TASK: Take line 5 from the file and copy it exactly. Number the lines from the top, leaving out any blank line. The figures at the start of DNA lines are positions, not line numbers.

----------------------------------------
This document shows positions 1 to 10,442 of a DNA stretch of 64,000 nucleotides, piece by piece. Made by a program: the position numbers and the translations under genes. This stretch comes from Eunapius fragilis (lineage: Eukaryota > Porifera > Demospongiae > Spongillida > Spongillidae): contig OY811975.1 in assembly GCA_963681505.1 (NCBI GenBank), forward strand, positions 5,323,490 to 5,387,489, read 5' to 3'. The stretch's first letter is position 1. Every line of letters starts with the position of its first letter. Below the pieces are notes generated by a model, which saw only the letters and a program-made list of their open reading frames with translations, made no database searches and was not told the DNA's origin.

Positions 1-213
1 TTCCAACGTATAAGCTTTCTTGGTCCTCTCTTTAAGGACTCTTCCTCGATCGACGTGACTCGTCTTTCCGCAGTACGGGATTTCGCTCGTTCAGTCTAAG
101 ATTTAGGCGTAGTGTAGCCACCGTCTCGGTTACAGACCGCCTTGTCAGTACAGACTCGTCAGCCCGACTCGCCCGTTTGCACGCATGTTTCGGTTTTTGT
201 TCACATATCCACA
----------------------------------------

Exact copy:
201 TCACATATCCACA